Monday, March 24, 2008

Hunchback of the Morgue (a.k.a. Rue Morgue Massacres)

In celebration of not dealing with the Tomb of Terrors collection this week, I thought I’d indulge myself by spending the week reviewing rare horror movies that I got from the sadly soon-to-be-gone Midnight Video. First up is this weird little Paul Naschy gem, where he plays a hunchback that goes around acquiring bodies for his mad scientist friend in the hopes that the scientist’s experiments in creating artificial life will enable him to bring the hunchback’s love back from the dead.

If that sounds a bit similar to Frankenstein, well, it should, but the film diverges pretty severely, starting with how the bodies aren’t just acquired from graverobbing. While there are the obligatory scenes of that, the bulk of the physical specimens used are acquired fresh, with Gotho (Naschy) or the scientist murdering people for their work. There’s also the matter of the artificial life form the scientist is creating. While in Frankenstein the creation started and ended as a freakish, patchwork human, here we start with a single, overlarge cell in a jar that rapidly grows organs as it consumes more human prey until it grows large enough to escape the confines of its jar and must be locked up for the safety of the scientist. If all that sounds uninteresting to you, then why on Earth do you come to this blog?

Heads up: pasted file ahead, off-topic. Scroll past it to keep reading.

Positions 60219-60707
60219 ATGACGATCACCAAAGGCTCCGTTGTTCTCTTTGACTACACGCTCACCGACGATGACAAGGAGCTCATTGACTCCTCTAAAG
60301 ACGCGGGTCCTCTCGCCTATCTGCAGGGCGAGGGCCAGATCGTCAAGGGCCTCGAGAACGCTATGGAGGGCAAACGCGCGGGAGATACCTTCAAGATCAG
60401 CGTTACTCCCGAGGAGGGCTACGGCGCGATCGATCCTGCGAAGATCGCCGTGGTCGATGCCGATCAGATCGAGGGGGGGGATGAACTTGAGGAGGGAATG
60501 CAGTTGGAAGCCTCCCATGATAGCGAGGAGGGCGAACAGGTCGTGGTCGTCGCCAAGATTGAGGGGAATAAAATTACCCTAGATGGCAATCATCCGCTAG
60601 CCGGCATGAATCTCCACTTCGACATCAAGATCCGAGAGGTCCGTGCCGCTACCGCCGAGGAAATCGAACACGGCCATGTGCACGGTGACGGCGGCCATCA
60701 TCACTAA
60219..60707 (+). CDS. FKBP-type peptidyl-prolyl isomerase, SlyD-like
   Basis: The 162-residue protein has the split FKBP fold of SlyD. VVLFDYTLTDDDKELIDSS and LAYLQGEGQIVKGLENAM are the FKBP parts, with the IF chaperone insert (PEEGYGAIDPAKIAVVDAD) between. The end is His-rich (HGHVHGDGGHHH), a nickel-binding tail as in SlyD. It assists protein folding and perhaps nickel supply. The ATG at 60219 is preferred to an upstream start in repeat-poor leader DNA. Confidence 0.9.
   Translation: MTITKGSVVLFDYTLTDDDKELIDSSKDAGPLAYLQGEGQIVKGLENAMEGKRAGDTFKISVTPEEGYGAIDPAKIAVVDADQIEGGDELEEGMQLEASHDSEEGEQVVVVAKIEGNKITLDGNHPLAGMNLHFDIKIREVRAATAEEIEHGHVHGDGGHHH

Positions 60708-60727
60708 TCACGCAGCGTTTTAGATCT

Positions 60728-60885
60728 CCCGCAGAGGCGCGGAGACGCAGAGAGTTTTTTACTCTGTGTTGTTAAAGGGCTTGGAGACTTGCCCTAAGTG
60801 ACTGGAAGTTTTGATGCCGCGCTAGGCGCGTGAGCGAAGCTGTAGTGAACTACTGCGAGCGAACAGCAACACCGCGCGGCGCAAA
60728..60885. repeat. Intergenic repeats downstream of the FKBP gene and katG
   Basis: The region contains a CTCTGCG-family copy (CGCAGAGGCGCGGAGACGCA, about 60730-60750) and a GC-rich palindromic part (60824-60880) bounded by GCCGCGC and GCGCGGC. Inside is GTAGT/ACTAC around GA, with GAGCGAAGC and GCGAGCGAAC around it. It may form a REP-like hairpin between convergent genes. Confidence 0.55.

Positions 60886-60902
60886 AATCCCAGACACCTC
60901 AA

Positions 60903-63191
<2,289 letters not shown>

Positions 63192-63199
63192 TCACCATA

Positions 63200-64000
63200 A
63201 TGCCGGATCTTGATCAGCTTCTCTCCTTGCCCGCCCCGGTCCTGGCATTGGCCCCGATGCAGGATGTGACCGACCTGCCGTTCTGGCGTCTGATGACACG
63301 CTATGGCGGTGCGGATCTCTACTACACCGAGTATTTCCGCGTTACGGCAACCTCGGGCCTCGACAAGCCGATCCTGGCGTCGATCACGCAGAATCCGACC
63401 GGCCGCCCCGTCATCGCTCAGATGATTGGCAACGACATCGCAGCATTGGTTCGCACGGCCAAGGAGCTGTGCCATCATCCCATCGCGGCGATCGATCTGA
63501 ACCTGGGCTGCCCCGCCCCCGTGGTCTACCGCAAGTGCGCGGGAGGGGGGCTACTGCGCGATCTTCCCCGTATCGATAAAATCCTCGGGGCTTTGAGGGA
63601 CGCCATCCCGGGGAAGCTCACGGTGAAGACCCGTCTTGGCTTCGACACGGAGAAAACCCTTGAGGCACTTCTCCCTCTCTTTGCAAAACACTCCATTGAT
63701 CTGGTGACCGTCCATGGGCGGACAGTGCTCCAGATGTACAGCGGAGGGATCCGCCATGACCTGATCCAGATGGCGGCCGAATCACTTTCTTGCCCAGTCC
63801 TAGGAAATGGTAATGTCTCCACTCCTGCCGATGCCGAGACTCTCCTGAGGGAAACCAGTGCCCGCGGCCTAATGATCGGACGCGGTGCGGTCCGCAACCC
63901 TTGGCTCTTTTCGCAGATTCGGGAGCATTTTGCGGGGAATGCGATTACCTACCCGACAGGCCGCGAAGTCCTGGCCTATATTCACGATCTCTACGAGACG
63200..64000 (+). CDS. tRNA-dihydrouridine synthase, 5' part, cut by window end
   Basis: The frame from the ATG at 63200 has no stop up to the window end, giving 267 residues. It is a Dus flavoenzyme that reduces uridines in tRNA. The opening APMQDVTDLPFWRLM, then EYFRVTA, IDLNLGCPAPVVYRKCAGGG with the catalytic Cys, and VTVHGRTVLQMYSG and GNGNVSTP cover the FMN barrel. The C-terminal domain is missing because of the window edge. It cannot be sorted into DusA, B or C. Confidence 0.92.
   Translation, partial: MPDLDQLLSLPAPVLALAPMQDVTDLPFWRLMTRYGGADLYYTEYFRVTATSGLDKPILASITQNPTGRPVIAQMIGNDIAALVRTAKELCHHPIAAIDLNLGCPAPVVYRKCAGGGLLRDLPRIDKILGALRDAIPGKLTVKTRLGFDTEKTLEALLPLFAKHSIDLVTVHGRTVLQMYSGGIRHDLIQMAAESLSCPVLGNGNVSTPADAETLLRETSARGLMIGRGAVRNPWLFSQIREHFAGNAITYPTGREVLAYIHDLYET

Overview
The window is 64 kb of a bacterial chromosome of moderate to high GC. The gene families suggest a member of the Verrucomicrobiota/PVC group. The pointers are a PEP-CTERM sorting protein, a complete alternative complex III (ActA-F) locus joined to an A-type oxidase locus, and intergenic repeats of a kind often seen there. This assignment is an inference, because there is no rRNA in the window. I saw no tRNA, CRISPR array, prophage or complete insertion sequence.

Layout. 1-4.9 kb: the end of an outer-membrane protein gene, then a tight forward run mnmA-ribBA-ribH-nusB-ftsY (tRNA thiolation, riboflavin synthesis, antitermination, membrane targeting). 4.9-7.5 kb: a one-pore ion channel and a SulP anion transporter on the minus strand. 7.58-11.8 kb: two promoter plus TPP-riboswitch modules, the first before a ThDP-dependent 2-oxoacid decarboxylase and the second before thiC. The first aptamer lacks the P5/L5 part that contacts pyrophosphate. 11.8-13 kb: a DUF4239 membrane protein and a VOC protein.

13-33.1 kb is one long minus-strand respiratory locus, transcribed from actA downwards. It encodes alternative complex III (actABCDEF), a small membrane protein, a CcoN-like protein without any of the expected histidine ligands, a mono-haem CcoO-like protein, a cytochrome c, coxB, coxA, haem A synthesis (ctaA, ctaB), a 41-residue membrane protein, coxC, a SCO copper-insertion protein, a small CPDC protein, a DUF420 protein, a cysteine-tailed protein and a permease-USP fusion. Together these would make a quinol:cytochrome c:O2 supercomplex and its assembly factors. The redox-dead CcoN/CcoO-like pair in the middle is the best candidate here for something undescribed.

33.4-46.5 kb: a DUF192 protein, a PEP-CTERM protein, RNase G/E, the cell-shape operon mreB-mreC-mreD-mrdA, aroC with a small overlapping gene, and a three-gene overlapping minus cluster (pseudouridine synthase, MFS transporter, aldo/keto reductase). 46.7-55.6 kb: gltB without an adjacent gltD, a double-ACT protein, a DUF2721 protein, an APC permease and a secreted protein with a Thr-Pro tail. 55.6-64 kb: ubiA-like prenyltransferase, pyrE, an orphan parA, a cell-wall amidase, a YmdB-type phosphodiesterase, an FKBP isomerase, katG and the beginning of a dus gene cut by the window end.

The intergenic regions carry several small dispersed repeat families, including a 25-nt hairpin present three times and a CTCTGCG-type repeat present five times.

It’s that kind of delightful over the topness that makes the whole film so fun to watch. Obviously Gotho and the scientist play things to the hilt, but they’ve enlisted everyone and everything in the film to join them in their madness. At one point, an exaggerated drunk is leaving a pub to go home and one of his friends bids him a fond farewell with the line, “Be careful, Hans, and don’t bump into the devil on your way home!” I’m sure you’ve all said similar things to your friends at the end of a get-together. There’s also a group of children near the beginning that see the hunchback and decide that the logical course of action is to start pelting him with rocks, as any normal children would do in such a situation. Even the animal life gets into the act, as on two different occasions Gotho is attacked by a swarm of rats that jump so high at him that they seem almost to have been flung through the air, before he fights them off with the natural enemy of the rat, a flaming torch.

There’s a fair amount of violence and nudity in the film, as one would expect from a Spanish horror movie from the 70s, and the look of all the different locations (when it’s not too damned dark to see them, at least) is quite nice. Like the rest of the films I’ll be reviewing this week, you’re going to have an uphill battle getting ahold of this, but if you should happen to find a place selling it, it will be well worth your money.

Rating: *** ½

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